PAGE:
It’s great to be part of a singing wing!

  • Published
  • By Chaplain (Maj.) Don Bretz
  • 71st Flying Training Wing chaplain
Music has an incredible capacity to stir our emotions, build cohesion, and enhance our memory. Furthermore, singing as a group involves issues of harmony, leadership, timing, being in tune and the need for practice. It's great to be a part of a singing wing! 

As a chaplain, I believe our souls respond to music. I have watched hardened warriors go through a military funeral seemingly emotionless until the playing of taps. Music has the capacity to move us when words fail. 

Countless times I have watched folks sing the Air Force Song and get animated repeating the phrase "give 'er the gun!" Whether it's the solemnity of the Navy or Air Force hymns or the nudging bugle call at 7 a.m., music engages our souls. 

One of my favorite World War II movies is an old black and white film - "Twelve O'clock High." Music drew WWII Airmen together. Some military units even had their own song. I served with the 2nd Armored Division, and we had our own march -- hearkening back to the unit's WWII days. It was our march. Our service songs connect us to each other and they also connect us to veterans who have served before us. 

Singing also enhances our memory. My wife teaches 3- and 4-year olds and one of the methods she uses is music. She seems to have a song for everything. I wonder how many of us used songs to help us remember our ABCs or basic life lessons? 

It's great to be a part of a singing wing. Singing stirs us, connects us, and helps us learn. 

Music, in general, and singing, in particular, also teaches us about harmony, leadership, timing, being in tune and the need for practice. 

There is a difference between doing a solo piece and participating in a larger group. Consider the singing of the national anthem -- a soloist singing without accompaniment has incredible latitude for improvisation. However, when singing or playing music as part of a group, one needs to be on the same sheet of music. 

Harmony still allows for individual differences -- yet there is accountability to the whole piece. Harmony is a reminder that "It's not all about me." Harmony requires a sense of sacrifice and balance. 

Leadership is an important element in music. I love music and singing but I cannot look at a piece of music and instantly know how to play or sing it. I am thankful for those who are more talented and can anchor the parts for folks like me.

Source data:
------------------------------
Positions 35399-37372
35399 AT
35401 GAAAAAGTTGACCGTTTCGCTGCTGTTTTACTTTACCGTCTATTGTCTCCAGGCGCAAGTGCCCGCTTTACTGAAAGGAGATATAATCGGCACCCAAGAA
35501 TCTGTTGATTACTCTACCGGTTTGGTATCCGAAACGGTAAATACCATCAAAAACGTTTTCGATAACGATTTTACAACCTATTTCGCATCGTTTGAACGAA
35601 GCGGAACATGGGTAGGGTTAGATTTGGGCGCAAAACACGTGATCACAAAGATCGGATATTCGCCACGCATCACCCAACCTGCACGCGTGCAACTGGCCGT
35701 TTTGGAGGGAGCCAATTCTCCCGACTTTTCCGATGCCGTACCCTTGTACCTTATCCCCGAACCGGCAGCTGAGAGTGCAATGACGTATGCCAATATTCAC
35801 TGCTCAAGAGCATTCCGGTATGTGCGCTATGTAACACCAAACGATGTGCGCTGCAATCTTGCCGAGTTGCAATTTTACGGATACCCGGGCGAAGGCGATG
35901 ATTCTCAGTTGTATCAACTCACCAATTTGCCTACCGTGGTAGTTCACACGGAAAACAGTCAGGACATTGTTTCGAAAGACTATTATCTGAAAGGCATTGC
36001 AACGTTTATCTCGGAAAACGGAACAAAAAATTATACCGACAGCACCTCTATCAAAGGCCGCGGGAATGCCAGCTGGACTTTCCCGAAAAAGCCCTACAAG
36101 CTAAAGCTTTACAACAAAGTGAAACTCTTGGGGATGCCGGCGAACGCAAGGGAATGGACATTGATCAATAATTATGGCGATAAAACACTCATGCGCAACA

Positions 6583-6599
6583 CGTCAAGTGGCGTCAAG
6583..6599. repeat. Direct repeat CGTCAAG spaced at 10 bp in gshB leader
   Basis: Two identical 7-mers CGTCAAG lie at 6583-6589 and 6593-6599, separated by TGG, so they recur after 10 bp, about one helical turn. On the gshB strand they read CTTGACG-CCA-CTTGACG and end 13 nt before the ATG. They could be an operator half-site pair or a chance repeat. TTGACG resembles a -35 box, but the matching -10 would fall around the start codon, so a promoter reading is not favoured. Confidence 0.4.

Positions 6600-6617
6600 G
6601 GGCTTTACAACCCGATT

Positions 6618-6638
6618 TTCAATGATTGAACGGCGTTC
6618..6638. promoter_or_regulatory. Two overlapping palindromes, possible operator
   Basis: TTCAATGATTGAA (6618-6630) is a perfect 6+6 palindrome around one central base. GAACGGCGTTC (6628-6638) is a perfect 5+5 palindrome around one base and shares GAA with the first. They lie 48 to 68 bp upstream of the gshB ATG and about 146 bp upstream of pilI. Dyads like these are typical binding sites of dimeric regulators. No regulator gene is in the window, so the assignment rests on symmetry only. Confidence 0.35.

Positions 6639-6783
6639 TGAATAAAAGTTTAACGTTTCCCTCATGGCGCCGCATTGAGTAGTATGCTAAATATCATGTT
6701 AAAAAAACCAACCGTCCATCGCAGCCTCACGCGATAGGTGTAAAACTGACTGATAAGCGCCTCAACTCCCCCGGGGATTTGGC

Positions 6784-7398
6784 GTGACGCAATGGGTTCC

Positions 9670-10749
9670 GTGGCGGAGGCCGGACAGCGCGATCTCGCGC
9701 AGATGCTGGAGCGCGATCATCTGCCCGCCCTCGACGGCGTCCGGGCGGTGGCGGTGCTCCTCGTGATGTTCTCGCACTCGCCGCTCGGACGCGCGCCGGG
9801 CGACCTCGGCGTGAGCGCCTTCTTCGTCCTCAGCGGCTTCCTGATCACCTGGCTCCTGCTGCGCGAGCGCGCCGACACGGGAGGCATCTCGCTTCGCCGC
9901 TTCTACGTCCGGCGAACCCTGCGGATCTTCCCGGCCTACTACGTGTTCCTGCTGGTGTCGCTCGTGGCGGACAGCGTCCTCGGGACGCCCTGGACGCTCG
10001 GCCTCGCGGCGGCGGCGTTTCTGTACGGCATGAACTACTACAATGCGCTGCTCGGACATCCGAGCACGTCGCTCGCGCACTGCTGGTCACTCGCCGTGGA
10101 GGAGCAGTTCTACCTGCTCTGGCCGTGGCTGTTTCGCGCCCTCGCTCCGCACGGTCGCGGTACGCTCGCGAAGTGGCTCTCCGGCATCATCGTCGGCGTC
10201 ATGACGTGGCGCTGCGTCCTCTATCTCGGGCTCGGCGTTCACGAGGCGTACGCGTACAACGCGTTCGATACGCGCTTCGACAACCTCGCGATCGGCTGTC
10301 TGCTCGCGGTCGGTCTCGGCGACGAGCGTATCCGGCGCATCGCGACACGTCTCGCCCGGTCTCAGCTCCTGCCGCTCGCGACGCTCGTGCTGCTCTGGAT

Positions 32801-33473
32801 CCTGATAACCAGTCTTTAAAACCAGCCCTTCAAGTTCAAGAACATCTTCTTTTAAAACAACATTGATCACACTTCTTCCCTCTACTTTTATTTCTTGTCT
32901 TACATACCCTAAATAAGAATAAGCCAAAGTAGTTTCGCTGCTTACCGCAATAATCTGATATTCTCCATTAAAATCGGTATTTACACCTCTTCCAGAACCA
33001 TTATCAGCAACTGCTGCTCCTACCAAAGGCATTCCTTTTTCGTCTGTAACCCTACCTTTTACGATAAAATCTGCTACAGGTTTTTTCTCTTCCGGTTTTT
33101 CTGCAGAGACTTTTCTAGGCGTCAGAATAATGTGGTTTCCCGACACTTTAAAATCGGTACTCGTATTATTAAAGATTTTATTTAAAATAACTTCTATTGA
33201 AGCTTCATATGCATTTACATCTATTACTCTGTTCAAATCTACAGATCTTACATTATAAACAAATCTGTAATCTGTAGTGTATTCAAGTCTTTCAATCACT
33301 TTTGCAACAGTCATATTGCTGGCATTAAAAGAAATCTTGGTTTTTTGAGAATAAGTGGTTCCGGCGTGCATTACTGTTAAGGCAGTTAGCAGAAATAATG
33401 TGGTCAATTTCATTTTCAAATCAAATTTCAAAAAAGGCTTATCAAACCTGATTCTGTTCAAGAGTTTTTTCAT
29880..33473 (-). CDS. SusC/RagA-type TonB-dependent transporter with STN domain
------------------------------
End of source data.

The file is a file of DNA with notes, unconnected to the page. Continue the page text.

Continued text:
I am also thankful for talented, patient directors who can offer wisdom that eventually culminates in a blessing. In life we are blessed to have those who graciously lead us to the common good, even if it means being honest about our capabilities. 

Music, as with many things in life, involves timing. Like the beating of our hearts, music is dependent upon a rhythm. In our chapel's praise band, we sound much better when we have a drummer keeping the beat for us. If you have ever sung a round such as "Row, row, row your boat," you know something of the importance of timing. Precision involves timing - in music as well as in the delivery of support. 

When I pick up my guitar, the first thing I do is check to see if it is in tune. There are standards in music as in life. It matters if your A-string is really tuned to A or not. It matters if you follow the Air Force Core Values or not. 

Not only do we need to be in tune individually, we need to ensure that we are in tune with each other. Before an orchestra or band begins, they get in tune together. Singing and music reminds us of the importance of being in tune. 

There's an old saying -- practice makes perfect. Almost every day I take time to practice playing an instrument. Each one is unique; each requires its own techniques to produce good music. Good musicianship, good singing - good flying as well as any other activity takes practice. 

Music and singing are important and they teach us loads about life. Perhaps that's why schools still teach music. Perhaps that's why it's great to be a part of a singing wing.